The diagnostic utility of novel immunohistochemical marker ERG in the workup of prostate biopsies with "atypical glands suspicious for cancer"

Huiying He, Cristina Magi-Galluzzi, Jianbo Li, Paula Carver, Sara Falzarano, Karen Smith, Mark A. Rubin, Ming Zhou

Research output: Contribution to journalArticle

47 Citations (Scopus)

Abstract

A diagnosis of "atypical glands suspicious for cancer" (ATYP) in prostate needle biopsy is associated with a 40% to 50% risk of finding prostate carcinoma (PCa) in subsequent biopsies. Many studies have attempted to identify clinical, histologic, or molecular characteristics of ATYP that correlated with the risk of PCa in follow-up biopsies. TMPRSS2:ERG gene rearrangement is the most common chromosomal alteration and is highly specific for PCa. Recently, 2 studies reported that positive immunohistochemical (IHC) stains with an ERG antibody highly correlated with the TMPRSS2:ERG gene rearrangement status. We evaluated the use of this antibody as an IHC marker on prostate biopsies with an initial ATYP diagnosis to determine whether positive ERG IHC was associated with increased PCa detection in subsequent biopsies, which therefore might be useful for stratifying ATYP prostate biopsies. ERG IHC was performed on 103 biopsies with initial ATYP diagnosis. Positive ERG IHC staining was detected in 16 of the 103 cases (15.5%) of the ATYP prostate biopsies. Of these 16 ERG-positive cases, the atypical glands were positive for ERG in 9 cases. In the remaining 7 cases, positive ERG staining was found in glands other than ATYP glands, including high-grade prostatic intraepithelial neoplasia and morphologically benign glands. ERG IHC was negative in other benign prostate lesions, including simple atrophy, partial atrophy, proliferative inflammatory atrophy, basal cell hyperplasia, postatrophic hyperplasia, and squamous metaplasia. In subsequent follow-up biopsies, PCa was detected in 7 of the 16 (43.8%) ERG-positive cases and in 42 of the 87 (48.3%) ERG-negative cases (P=0.952 by χ test). In biopsies with ERG-positive ATYP glands, cancer was found in 5 of 9 (55.6%) cases in subsequent biopsies. This is the first study to investigate the use of ERG IHC in difficult prostate biopsies. ERG IHC was positive in a small percentage (15.5%) of the ATYP prostate biopsies, and positive ERG staining did not correlate with the increased cancer detection in subsequent prostate biopsies. Therefore, ERG IHC is not useful for stratifying ATYP prostate biopsies to identify patients who have increased risk for PCa in repeat biopsies. Furthermore, positive ERG staining is not entirely specific for PCa and can occasionally be found in high-grade prostatic intraepithelial neoplasia and benign glands that are not associated with PCa in prostate biopsies.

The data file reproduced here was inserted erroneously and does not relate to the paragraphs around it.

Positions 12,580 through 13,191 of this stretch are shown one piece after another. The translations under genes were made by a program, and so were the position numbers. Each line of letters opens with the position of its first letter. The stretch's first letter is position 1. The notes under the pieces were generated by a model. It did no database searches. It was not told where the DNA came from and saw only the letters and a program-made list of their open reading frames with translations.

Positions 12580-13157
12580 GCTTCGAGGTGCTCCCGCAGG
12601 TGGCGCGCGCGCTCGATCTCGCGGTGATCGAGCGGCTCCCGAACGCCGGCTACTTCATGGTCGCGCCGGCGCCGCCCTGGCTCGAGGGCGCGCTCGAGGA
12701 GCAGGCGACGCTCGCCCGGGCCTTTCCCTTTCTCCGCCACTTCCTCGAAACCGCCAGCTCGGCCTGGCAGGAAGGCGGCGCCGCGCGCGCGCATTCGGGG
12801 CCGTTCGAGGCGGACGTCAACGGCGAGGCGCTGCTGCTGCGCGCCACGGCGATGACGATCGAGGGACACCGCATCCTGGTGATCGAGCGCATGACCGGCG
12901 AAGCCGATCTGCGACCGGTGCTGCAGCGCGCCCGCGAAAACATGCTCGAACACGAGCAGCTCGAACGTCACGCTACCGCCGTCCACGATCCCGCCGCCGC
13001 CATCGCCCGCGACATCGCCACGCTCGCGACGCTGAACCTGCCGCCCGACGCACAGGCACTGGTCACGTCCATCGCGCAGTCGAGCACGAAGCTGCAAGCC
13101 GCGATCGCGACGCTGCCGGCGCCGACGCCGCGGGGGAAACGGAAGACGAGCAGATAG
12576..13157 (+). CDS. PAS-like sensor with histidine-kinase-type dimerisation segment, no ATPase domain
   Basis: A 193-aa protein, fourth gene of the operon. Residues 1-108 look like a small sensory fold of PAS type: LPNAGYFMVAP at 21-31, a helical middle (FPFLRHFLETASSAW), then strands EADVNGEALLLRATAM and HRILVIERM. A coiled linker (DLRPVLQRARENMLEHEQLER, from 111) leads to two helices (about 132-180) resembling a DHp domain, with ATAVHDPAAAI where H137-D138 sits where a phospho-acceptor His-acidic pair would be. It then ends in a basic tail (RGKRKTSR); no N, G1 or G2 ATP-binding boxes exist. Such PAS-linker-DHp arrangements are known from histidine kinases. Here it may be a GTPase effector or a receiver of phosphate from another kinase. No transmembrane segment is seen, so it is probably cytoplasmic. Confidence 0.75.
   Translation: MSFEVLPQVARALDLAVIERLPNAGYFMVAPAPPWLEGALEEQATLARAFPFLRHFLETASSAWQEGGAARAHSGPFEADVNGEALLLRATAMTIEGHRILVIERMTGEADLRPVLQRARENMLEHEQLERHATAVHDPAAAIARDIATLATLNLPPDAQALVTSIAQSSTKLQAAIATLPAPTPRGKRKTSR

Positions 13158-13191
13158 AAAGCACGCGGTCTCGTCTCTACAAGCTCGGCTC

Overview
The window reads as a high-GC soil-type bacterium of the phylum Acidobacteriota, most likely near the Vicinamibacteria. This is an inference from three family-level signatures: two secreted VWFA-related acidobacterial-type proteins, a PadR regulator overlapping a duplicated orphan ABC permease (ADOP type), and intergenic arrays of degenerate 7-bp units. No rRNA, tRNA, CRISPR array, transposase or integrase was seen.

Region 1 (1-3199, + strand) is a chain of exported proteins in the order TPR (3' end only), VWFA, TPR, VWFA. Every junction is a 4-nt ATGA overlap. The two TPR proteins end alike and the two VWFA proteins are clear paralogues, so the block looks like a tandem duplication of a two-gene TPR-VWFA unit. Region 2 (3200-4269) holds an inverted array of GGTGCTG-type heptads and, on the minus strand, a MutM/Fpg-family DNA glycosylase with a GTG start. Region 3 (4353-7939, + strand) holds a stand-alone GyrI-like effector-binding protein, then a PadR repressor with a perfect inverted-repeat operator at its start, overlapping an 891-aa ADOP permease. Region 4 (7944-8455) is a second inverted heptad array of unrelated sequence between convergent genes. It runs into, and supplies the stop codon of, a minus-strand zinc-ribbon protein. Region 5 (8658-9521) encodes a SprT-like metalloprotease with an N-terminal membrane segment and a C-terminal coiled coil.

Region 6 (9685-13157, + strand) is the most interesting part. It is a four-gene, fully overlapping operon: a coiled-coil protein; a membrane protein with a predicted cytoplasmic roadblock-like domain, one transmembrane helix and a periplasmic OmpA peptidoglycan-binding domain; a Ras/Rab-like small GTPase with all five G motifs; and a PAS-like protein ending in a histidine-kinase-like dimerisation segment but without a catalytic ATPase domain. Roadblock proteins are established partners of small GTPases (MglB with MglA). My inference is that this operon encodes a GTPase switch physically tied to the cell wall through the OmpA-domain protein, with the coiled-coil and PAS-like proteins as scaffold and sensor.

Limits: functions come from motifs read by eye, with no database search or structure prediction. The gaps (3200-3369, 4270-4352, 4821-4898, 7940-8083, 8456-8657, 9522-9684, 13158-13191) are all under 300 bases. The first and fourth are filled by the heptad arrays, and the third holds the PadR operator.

Original languageEnglish (US)
Pages (from-to)608-614
Number of pages7
JournalAmerican Journal of Surgical Pathology
Volume35
Issue number4
DOIs
StatePublished - Apr 1 2011

Fingerprint

Prostate
Biopsy
Neoplasms
Carcinoma
Prostatic Intraepithelial Neoplasia
Staining and Labeling
Atrophy
Gene Rearrangement
Hyperplasia
Antibodies
Metaplasia
Needle Biopsy
Coloring Agents

Keywords

  • ATYP
  • atypical glands suspicious for cancer
  • ERG
  • immunohistochemistry
  • Prostate cancer
  • TMPRSS2-ERG gene fusion

ASJC Scopus subject areas

  • Anatomy
  • Pathology and Forensic Medicine
  • Surgery

Cite this

The diagnostic utility of novel immunohistochemical marker ERG in the workup of prostate biopsies with "atypical glands suspicious for cancer". / He, Huiying; Magi-Galluzzi, Cristina; Li, Jianbo; Carver, Paula; Falzarano, Sara; Smith, Karen; Rubin, Mark A.; Zhou, Ming.

In: American Journal of Surgical Pathology, Vol. 35, No. 4, 01.04.2011, p. 608-614.

Research output: Contribution to journalArticle

He, Huiying ; Magi-Galluzzi, Cristina ; Li, Jianbo ; Carver, Paula ; Falzarano, Sara ; Smith, Karen ; Rubin, Mark A. ; Zhou, Ming. / The diagnostic utility of novel immunohistochemical marker ERG in the workup of prostate biopsies with "atypical glands suspicious for cancer". In: American Journal of Surgical Pathology. 2011 ; Vol. 35, No. 4. pp. 608-614.
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